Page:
ESO Unveils Gorgeous VLT Photo Capturing The ‘Last Breath Of A Dying Star’

The European Southern Observatory released a spectacular photo of the planetary nebula ESO 577-24, imaged by its Very Large Telescope for the Cosmic Gems program.

ESO VLT image of the planetary nebula ESO 577-24.
ESO

The European Southern Observatory released a spectacular photo of the planetary nebula ESO 577-24, imaged by its Very Large Telescope for the Cosmic Gems program.

Some 1,400 light-years from Earth, a dying star is slowly dissipating into the cosmos, peeling off its outer layers and sending them adrift in orbit around itself. As they float away from the fading stellar core, these streaks of gas are ionized by powerful ultraviolet radiation — pulsating outward from the moribund celestial body — which makes them glow in the dark cosmic night.

This stunning spectacle marking the end of a star’s life is called a planetary nebula — a ring-shaped shell of gas surrounding a dim relic of its former self.

While gloomy, given their significance, planetary nebulae are nevertheless wondrous to behold — as seen in the latest photo unveiled by the European Southern Observatory on its website. The breathtaking image showcases a planetary nebula called ESO 577-24, a dying star whose simmering remains illuminate the dark cosmic night in the direction of the Virgo constellation (“The Virgin”).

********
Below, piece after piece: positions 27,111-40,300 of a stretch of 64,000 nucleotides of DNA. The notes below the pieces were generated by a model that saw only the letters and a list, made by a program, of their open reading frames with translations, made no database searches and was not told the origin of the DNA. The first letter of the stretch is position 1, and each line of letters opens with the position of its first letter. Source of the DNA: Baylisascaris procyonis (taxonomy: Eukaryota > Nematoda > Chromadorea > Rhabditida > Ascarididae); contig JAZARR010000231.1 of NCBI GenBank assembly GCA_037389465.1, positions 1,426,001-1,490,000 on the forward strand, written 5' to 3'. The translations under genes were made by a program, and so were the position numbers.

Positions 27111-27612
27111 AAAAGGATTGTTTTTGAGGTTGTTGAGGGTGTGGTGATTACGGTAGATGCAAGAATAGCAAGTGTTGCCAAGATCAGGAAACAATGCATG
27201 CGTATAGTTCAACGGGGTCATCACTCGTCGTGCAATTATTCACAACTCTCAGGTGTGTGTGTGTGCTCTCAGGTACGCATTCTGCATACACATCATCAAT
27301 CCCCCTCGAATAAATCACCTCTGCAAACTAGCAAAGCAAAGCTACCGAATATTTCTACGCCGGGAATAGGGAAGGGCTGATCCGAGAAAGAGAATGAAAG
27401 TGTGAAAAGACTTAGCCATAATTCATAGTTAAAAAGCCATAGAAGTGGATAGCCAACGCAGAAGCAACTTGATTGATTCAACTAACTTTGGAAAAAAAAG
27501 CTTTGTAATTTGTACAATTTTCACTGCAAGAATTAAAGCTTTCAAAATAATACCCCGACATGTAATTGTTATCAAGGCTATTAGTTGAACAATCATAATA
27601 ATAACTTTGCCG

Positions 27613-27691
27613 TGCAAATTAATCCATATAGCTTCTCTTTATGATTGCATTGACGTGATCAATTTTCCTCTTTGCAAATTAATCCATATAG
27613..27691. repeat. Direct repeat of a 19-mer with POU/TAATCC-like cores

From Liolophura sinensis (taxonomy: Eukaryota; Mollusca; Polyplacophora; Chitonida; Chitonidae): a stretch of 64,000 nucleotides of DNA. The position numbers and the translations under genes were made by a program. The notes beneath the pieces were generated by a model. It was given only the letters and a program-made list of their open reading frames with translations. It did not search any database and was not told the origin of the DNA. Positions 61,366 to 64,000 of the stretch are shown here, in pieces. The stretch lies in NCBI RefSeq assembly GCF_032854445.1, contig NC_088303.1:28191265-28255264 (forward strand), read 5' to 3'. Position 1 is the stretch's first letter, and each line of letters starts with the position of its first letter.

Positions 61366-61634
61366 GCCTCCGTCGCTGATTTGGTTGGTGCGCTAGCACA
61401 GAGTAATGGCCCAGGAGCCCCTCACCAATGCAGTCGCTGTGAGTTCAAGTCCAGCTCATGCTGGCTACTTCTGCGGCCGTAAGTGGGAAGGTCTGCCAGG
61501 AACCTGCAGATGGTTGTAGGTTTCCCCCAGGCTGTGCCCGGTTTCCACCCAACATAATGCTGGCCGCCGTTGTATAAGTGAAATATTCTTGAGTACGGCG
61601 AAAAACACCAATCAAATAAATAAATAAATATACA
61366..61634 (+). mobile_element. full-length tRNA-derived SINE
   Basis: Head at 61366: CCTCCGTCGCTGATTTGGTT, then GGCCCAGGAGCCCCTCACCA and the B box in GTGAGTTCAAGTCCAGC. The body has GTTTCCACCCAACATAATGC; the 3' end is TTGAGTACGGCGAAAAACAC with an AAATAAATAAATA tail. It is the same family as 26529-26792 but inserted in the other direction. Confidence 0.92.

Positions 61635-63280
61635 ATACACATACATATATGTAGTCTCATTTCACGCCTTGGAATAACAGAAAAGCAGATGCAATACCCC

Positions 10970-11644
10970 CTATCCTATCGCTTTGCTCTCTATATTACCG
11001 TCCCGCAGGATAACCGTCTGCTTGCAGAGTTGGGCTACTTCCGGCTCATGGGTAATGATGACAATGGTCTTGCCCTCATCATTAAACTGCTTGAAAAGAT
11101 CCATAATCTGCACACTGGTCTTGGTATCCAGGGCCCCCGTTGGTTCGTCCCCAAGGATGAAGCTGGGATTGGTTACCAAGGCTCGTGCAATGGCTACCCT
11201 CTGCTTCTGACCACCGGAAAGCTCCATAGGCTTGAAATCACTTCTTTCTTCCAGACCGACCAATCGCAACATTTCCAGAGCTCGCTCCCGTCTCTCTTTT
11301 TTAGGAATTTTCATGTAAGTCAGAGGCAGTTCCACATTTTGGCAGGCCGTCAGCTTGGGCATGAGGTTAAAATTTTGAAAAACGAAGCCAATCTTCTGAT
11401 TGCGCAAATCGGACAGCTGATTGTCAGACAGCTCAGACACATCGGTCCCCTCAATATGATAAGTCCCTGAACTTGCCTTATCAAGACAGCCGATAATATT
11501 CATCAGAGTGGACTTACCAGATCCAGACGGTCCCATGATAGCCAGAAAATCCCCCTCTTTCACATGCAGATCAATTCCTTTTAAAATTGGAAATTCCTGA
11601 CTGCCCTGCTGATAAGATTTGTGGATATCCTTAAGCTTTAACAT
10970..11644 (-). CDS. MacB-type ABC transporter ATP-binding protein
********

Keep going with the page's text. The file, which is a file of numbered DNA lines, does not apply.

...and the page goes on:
Since the nebula is so distant from our planet, its ghostly glow remains hidden to the naked eye — and can only be observed with the help of a telescope. This is why the planetary nebula was recently imaged by ESO’s Very Large Telescope (VLT), whose sharp vision managed to spot the ethereal tendrils of ESO 577-24, and was able to unravel their eerie beauty in a gorgeous photograph.

ESO VLT image of the planetary nebula ESO 577-24.
ESO VLT image of the planetary nebula ESO 577-24. ESO

These dazzling swirls of ionized gas are described by ESO staff as “the last breath of a dying star.” In the photo release, ESO officials note that “the faint, ephemeral glow” coming from the ESO 577-24 will be short-lived, as the nebula will persist for only “around 10,000 years, a blink of an eye in astronomical terms.”

As the Inquisitr previously reported, about 90 percent of the sun-like stars in the universe end up as planetary nebulae. Once these stars deplete their hydrogen reserves, they flare up into red giants and later collapse into white dwarfs — living out their twilight years as mere ghosts of what they used to be.

The same fate awaits our sun as well. A study published last year in the journal Nature Astronomy detailed that the sun will end its long life in a fiery blaze — flaring up into a bright planetary nebula that will last for 10,000 years. This will destroy Earth in the process, as the Inquisitr previously reported.

The planetary nebula ESO 577-24, and its evanescent shell of glowing gas, were photographed by ESO‘s VLT as part of the observatory’s Cosmic Gems program — an educational and outreach initiative focused on providing the public with fascinating space photos.

The previous celestial object imaged for this project was the Skull and Crossbones Nebula. Nicknamed the “pirate of the southern skies,” the dazzling nebula made for a spectacular snapshot, one which the ESO released last October — just in time for Halloween, as the Inquisitr reported at the time.